Search This Blog

Sunday, April 11, 2010

Boeuf Bourgiugnon

Boeuf Bourguignon. Beef Burgundy. Beef in Red Wine. Under any guise, it is a fairly straight forward dish.  It is beef stewed in red wine. Good ingredients and careful preparation can elevate a good beef stew into a great beef stew.

Last night I had great ingredients, albeit unconventional and non-traditional ingredients, but still great.  I started with a beautiful bone-in Not For Sale  shoulder roast that was a gift from Banjo and  marinated it overnight  in a full bodied (and affordable) Perrin Cotes du Rhone Villages Rouge.
I had nice slab bacon rendered fat that was used to flavor and brown the cubed meat.
I sauteed trimmed pencil-thin carrots, stemmed shitake mushrooms, peeled cipollini onions, and blanched pearl onions in butter, olive oil, fresh thyme, and honey until browned and tender.  Reserved with saute juices.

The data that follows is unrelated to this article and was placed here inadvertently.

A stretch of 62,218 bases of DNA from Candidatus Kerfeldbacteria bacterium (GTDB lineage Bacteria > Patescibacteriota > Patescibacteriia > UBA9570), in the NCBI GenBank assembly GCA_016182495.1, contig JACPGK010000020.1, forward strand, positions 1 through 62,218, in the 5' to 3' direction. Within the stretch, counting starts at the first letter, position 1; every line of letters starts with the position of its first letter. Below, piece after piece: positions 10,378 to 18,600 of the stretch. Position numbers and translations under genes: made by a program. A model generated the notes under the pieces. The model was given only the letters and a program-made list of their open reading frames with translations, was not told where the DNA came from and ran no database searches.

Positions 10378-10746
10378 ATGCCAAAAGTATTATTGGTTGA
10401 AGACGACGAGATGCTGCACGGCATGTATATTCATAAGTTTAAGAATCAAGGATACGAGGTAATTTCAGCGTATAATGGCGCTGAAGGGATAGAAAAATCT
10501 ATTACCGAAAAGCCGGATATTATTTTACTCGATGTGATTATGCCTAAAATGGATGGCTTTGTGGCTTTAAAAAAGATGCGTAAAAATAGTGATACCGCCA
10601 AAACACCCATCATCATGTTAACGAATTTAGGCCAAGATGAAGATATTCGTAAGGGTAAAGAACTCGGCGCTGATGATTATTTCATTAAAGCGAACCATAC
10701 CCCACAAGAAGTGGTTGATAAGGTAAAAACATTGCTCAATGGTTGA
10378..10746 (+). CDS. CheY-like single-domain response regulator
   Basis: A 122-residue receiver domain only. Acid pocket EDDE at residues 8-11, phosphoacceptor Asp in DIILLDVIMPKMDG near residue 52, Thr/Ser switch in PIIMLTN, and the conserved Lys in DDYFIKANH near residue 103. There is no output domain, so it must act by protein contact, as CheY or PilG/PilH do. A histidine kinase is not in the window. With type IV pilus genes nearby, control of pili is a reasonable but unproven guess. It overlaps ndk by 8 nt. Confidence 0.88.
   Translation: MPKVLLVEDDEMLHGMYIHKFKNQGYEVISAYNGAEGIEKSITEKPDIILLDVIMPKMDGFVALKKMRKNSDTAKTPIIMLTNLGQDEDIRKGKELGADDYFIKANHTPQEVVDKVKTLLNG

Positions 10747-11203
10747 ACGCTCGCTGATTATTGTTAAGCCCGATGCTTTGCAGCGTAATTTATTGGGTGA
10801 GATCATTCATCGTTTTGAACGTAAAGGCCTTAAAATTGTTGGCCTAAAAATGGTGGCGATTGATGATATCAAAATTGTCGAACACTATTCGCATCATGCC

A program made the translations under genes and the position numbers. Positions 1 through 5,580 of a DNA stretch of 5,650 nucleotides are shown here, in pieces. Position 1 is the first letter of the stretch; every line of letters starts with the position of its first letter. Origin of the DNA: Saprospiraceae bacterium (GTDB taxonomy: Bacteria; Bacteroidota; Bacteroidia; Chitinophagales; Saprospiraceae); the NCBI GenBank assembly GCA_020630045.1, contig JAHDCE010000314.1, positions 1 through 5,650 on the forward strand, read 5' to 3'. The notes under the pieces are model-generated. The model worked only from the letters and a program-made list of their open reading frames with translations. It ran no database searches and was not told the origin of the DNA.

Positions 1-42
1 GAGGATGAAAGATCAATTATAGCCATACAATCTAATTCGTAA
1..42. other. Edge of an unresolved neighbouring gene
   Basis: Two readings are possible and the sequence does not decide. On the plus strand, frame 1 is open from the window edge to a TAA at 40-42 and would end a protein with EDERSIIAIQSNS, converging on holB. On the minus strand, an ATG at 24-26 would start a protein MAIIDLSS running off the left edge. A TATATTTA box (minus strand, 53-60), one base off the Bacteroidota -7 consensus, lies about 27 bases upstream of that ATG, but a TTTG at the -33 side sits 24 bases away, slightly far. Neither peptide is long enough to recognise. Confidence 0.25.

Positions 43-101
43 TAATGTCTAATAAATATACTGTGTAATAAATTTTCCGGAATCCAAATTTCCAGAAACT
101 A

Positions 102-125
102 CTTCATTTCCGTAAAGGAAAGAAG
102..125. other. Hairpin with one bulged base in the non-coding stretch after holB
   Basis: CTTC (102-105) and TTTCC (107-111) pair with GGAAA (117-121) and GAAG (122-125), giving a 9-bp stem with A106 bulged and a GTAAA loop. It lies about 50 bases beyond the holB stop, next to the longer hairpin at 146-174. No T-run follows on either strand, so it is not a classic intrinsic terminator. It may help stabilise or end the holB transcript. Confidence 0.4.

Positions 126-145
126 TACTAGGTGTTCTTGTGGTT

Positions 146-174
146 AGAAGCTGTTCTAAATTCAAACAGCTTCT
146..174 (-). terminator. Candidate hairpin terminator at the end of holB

After browning the meat in the bacon fat and adding tomato paste  for a touch of acidity, I flambe'd  it with brandy to deglaze the bottom of the pan and pick up the flavorful fond.  I poured the wine marinade into the pot, added a few bay leaves, some parsley stems, crushed garlic, fresh thyme, and let it bubble and simmer for 3 hours.
While the stew was making the house smell amazing, I made fresh pasta to serve with it.  I love making pasta.  It takes no time, little effort, and is totally worth the trouble.  It simply feels good to work the dough, feel the dough, to roll it out, and to cut it.  You can actually taste the love and tenderness that goes into fresh made pasta. 

When the stew had simmered the meat into tender morsels, I removed the meat, discarded the bay leaves and parsley stems, skimmed the fat, and thickened it slightly with a beurre manie, a kneaded flour butter mixture.

Once the stew was at its perfect gloss and texture, I added the reserved meat, carrots, onions, and their juices to heat through and coat with the luscious braising sauce.

Served it over al dente' pasta with a shower of fresh parsley for grassy freshness and a sprinkle of fleur de sel for crunch.

It was a bowl of rich velvet textures wrapping and lapping around each other.  The shoulder roast melted into the sauce while the vegetables retained their form and flavor.  Earthy and fresh.  Delicious.

No comments: